Closings drain emotions, wallets of Marylanders Furloughed workers stew over politicians, lost day of work, added worries

The Government Shutdown

November 15, 1995|By Michael James | Michael James,SUN STAFF Sun staff writers Larry Carson, Dan Thanh Dang, Tanya Jones, Suzanne Loudermilk, Mary Maushard, Lisa Respers, and Sherrie Ruhl contributed to this article.

While five U.S. astronauts orbited around the Earth in the space shuttle Atlantis yesterday, almost 10,000 of their colleagues at NASA's Goddard Space Flight Center in Greenbelt went home, told by the federal government to take a furlough.

"The general attitude among the scientists and others was that they were disappointed," said Allen Kenitzer, a spokesman for the flight center, where the federal shutdown left only a skeleton crew to support the Atlantis mission. "They basically feel like they're a pawn in the big chess game."

Added astrophysicist Mario Acuna, who has worked at Goddard for 30 years: "What else is new? Leave it to the politicians."

That sentiment raced through Maryland yesterday as most of the state's 220,000 federal employees went home due to the shutdown, leaving everyone from janitors to FBI evidence experts with worries about pay and unfinished work.

Only about 600 of 14,000 Baltimore-area employees at the Social Security Administration remained at work, leaving the agency so short staffed that it had to shut down its web site on the Internet.

About 6,400 of the 7,700 civilian employees at Aberdeen Proving Ground were sent home, as were 1,652 of the 3,700 civilians at Fort Meade. Another 450 people at the U.S. Naval Academy, including professors, came to work only to be sent home.

Even Frances Hughes Glendening, the governor's wife, got a furlough day from her job as an attorney with the Federal Election Commission.

Groups of employees flowed out of the Social Security office in Woodlawn yesterday as early as 10:30 a.m., ducking raindrops as word spread that the facility was being shut down. The office was open only to those with "dire needs," workers said.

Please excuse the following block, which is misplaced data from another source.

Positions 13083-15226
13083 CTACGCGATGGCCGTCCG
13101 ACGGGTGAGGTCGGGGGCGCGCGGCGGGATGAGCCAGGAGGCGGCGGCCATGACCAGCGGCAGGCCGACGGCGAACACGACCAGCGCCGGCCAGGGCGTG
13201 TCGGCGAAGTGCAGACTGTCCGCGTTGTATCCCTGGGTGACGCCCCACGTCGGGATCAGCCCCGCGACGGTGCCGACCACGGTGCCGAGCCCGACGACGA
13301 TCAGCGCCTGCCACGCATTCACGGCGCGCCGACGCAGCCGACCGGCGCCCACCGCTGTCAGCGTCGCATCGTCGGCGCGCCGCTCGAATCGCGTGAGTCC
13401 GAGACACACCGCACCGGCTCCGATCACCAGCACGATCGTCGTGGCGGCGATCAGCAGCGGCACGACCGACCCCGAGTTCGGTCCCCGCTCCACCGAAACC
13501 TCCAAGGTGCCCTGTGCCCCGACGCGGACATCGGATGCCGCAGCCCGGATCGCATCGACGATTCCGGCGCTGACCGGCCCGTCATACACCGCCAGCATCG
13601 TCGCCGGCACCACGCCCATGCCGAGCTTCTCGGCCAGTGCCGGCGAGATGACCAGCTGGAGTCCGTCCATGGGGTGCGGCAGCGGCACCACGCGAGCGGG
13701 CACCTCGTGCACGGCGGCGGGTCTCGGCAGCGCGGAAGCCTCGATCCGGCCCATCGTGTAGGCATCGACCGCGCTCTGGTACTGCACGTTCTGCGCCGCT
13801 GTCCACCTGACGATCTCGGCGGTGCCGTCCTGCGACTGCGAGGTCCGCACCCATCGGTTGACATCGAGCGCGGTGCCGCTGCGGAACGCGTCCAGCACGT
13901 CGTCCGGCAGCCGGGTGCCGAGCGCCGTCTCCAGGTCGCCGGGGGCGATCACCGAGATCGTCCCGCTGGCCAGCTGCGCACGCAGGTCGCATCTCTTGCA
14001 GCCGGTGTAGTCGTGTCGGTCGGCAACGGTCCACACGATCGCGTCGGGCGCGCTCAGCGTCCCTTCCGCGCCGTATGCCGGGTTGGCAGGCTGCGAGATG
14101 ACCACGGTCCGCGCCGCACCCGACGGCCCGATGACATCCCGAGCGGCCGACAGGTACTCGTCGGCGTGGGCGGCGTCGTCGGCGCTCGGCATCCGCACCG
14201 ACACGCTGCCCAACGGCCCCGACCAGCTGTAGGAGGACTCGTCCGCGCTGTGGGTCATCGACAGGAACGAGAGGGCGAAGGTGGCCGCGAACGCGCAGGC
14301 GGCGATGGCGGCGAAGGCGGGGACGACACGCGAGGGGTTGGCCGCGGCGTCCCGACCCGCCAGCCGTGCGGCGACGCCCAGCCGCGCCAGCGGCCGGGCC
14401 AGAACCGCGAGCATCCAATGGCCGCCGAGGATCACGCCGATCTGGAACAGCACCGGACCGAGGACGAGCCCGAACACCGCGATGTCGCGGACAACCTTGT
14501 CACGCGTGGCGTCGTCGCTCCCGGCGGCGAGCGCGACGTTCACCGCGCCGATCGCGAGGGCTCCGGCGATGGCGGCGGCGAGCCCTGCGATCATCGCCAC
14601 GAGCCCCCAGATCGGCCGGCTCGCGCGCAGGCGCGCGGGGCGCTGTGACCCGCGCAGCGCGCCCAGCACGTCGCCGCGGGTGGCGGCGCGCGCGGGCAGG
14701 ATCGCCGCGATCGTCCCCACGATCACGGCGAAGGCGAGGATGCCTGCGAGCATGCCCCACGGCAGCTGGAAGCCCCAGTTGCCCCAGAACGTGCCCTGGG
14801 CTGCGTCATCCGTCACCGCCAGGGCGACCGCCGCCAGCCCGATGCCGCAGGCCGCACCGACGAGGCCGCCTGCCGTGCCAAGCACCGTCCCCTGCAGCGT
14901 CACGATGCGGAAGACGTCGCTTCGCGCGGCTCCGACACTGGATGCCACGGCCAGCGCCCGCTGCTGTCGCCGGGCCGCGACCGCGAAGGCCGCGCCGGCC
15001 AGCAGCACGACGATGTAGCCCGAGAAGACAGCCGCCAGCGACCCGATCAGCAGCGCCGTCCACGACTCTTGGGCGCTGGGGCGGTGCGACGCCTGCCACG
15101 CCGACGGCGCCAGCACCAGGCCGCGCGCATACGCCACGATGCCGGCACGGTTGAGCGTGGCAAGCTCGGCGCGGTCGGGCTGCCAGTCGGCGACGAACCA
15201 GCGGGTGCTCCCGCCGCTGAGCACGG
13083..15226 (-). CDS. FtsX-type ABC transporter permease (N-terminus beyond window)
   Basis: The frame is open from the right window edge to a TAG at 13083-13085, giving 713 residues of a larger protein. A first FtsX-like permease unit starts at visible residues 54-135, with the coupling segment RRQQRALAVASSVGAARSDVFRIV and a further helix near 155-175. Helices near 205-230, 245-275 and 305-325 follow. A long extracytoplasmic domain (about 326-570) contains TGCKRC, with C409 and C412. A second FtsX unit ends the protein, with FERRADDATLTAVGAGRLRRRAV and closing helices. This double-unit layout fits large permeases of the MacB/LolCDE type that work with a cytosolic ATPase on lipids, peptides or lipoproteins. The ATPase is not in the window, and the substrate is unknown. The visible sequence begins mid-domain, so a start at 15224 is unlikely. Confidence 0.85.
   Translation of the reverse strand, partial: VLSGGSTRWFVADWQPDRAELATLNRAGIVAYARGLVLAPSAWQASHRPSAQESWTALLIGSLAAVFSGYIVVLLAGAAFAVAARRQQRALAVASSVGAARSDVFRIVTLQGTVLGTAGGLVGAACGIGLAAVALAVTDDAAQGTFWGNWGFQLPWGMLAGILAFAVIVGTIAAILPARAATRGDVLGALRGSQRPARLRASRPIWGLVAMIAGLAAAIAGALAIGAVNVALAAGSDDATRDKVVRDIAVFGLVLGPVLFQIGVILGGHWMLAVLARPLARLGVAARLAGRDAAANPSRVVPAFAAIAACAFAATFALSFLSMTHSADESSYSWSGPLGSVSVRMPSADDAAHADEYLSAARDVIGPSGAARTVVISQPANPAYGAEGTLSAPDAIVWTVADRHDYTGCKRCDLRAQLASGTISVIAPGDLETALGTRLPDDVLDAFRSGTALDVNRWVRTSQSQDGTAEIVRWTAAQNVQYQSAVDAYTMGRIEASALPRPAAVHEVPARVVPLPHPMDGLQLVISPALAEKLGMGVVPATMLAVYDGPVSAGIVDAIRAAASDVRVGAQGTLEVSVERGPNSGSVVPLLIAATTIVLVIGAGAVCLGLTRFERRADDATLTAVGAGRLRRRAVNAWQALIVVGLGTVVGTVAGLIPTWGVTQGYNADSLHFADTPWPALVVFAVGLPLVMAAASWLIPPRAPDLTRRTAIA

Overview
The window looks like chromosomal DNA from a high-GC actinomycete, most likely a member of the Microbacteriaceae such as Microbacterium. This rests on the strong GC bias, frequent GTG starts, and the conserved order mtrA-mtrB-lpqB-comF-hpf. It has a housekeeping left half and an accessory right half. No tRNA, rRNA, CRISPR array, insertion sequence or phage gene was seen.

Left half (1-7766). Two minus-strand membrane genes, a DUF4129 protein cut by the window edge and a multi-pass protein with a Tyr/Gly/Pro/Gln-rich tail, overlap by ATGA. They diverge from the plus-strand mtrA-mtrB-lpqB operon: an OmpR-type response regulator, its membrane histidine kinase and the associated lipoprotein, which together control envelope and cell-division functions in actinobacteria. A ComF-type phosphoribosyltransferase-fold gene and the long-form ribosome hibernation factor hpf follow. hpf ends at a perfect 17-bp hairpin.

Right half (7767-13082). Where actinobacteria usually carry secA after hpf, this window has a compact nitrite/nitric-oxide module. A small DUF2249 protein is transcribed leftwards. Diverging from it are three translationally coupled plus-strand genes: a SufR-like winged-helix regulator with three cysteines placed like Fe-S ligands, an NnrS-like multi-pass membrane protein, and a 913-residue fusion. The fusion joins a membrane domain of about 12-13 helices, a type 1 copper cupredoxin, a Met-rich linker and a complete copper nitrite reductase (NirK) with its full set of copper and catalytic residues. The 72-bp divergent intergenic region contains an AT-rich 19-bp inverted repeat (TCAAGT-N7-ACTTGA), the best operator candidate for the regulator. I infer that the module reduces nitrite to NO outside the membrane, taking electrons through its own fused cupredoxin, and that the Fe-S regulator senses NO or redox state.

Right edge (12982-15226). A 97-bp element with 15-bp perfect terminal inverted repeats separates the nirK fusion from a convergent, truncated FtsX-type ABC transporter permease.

"I think it's terrible that the men in Washington can't seem to get it together," said one of the employees, Charlottie McKeldin. "Every year we have these scares."

Others tried to look at the bright side.

"I'm going shopping," said Bobbie Copeland, a Social Security management analyst. "For the first two days I'll enjoy it and after that I'll worry."

Federal payrolls in Maryland come close to half a billion dollars a month, according to financial experts, who worried that cutting their pay may adversely affect Maryland's already-sluggish economy.

Others worried about more than the economy's life blood.

Pat Lakatta, spokeswoman for the Greater Chesapeake and Potomac Region Red Cross, said federal offices are a major source of worksite blood donations and the shutdown could have a serious impact on the area's blood supply if it continues even through this week.

"If it lasts all week, we could lose 1,600 units, which is 25 percent of our weekly total," she said. The agency had just a half-day's supply for universal Type O blood on hand, she said, and two to three days worth of other types.

At the FBI office in Woodlawn, clerks and technicians headed toward the parking lot as their supervisors wondered how they'll keep the office running smoothly.

"It's not a good thing," said the area FBI chief, Timothy P. McNally. While agents and investigators were not affected, FBI support staff could be periodically furloughed if the government doesn't work out the funding problems.

"It disrupts our day-to-day operations," he said. "It's not good for morale."

Workers at the 200-year-old Hampton Mansion in Towson, a national park site once described as "a palace rising in the wilderness," locked the gates to the public yesterday afternoon.

"Hopefully, it's only for a day or two. It's what we're praying for," said Bess Sherman, park superintendent who sent six of nine full-time employees home.

"I could go home and mope and be depressed, but there's nothing I can do about it," said Ms. Colbert, the mother of a 9-year-old and 3-year-old who -- like her coworkers -- received an unemployment form in the event the shutdown proved lengthy. "I'm sorry it came to this."

Maryland politicians were outraged -- and they directed blame on the political party opposite their own.

United States Senator Barbara A. Mikulski, a Democrat, called the shutdown "the crowning achievement in the Republicans' relentless string of attacks on federal employees" while Republican Congressman Robert L. Ehrlich called President Clinton "insensitive towards the men and women who make up our federal workforce."

The shutdown also has affected many that don't draw a federal paycheck. Among them is 28-year-old Tom Danyluk of Columbia, who's waiting for a passport so he can go on a vacation he's planned for months to Frankfurt, Germany.

"The passport is at the Washington bureau of passport services. It's ready to be mailed, but they won't send it because of the shutdown," Mr. Danyluk said. "I'm going to be out of $1,000 [the cost of the trip] if I don't get the passport by Friday. I'm stuck in the middle of this whole mess."

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